Wednesday, July 2, 2014

California Grenache: Zaca Mesa Grenache 2011

Since the glow fell off the love affair between the wine biz and the Syrah, folks are looking around for the Next Big Thing.  They are poking around in vineyards, peeking under grapevine leaves, playing with winemaking technique - or leaving it out altogether.  If you want a Next Big Thing, why not Grenache?

Grenache seems well-suited to California, particularly the cooler vintages.  Sporting plenty of what the wine-buying public likes - fruit, tannins, acidity - and often available at great price points, Grenache would seem to be poised to make some noise.

In the Now And Zin California Grenache series, we are sampling some of the choice Grenache wines from around the Golden State.  Today we look right in my SoCal backyard, in Santa Barbara County.

The estate grapes for the Zaca Mesa 2011 Grenache are sustainably grown in their Santa Ynez Valley vineyards.  This wine is all Grenache Noir, from their Cushman F Vineyard, with well-drained soil over gravelly beds of silt and clay at an elevation of 1500 feet above sea level.  The cooler nights at that altitude make for great natural acidity in the wine.  2011 was a cool vintage, anyway, with harvest starting two weeks later than normal.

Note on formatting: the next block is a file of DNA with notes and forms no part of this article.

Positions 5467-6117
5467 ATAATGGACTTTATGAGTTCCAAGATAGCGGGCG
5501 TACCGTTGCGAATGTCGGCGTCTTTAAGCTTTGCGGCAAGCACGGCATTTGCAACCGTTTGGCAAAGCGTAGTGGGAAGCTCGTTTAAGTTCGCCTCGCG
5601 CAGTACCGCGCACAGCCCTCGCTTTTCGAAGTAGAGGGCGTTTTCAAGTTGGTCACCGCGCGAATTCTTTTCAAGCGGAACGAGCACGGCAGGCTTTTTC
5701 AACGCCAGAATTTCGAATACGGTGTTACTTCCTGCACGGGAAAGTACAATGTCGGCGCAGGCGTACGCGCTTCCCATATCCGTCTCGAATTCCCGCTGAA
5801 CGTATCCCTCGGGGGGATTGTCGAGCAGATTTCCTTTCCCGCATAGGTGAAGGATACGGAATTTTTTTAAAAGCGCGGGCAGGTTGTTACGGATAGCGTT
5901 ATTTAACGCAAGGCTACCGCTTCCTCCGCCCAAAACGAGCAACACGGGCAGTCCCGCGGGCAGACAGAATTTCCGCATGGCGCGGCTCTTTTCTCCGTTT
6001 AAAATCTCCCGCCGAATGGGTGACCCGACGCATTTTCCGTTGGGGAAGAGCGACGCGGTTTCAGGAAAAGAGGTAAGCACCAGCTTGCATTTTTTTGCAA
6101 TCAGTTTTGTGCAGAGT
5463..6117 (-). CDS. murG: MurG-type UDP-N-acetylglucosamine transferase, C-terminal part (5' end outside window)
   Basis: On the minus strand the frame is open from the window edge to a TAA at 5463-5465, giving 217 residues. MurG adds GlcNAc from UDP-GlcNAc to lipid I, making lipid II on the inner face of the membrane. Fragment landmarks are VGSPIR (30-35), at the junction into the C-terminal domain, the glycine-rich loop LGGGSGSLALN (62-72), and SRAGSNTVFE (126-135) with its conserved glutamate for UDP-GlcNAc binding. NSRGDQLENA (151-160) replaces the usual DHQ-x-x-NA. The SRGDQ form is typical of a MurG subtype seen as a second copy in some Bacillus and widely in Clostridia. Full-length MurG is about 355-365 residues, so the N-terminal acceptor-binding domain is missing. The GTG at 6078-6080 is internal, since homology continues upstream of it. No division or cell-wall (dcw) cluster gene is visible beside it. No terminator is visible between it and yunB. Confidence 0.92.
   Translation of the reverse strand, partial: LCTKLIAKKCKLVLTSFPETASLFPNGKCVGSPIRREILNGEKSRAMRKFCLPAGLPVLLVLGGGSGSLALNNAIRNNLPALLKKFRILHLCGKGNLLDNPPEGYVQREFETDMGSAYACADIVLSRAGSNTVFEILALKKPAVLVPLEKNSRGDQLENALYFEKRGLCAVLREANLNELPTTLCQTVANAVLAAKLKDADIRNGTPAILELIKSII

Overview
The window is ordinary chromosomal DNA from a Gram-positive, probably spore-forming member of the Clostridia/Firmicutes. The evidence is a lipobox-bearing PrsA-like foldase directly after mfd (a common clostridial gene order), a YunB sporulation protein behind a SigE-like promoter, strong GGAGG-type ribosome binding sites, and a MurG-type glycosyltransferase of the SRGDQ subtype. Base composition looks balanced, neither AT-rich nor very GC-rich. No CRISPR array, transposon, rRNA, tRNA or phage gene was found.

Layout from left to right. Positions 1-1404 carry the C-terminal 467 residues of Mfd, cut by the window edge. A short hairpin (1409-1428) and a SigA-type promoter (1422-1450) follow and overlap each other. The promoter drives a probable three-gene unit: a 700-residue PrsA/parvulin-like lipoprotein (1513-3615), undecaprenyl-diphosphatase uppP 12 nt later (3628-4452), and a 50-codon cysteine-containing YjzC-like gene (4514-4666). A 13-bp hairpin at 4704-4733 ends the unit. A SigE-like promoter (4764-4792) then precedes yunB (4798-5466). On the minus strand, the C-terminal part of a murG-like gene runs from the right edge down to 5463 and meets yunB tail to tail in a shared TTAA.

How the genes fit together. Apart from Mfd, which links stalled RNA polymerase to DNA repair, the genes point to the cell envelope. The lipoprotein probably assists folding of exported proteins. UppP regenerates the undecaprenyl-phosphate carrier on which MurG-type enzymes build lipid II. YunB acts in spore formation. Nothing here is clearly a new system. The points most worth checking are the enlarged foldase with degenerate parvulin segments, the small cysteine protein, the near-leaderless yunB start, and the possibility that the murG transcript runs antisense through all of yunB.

Winemaker Eric Mohseni oversaw the destemming of the grapes and the steel tank fermentation on the skins.  The wine aged for 16 months in French oak barrels, 18% of which were new.  At 15% abv, it's a wine with some weight behind its punch.  Only 376 cases made, and they retail for about $35 per bottle.

The wine shines with a medium ruby glow and smells of cherries and raspberries.  A bit of smoke holds the aromas together like a savory string.  There is a floral note that struggles to grow through the darkness of this nose.  The palate is bold and brassy, as we might expect from a high-octane wine.  Don't be too quick, though, to paint "fruit bomb" on the label of this complex juice.  The ripe fruit is masked by touches of licorice and cigars while firm tannins scratch at the taste buds.

The winery suggests pairing this Grenache with mild cheeses, grilled salmon, or lamb kabobs.  I say it would fit well in those scenarios as well as with any sort of red meat.


Follow Randy Fuller on Twitter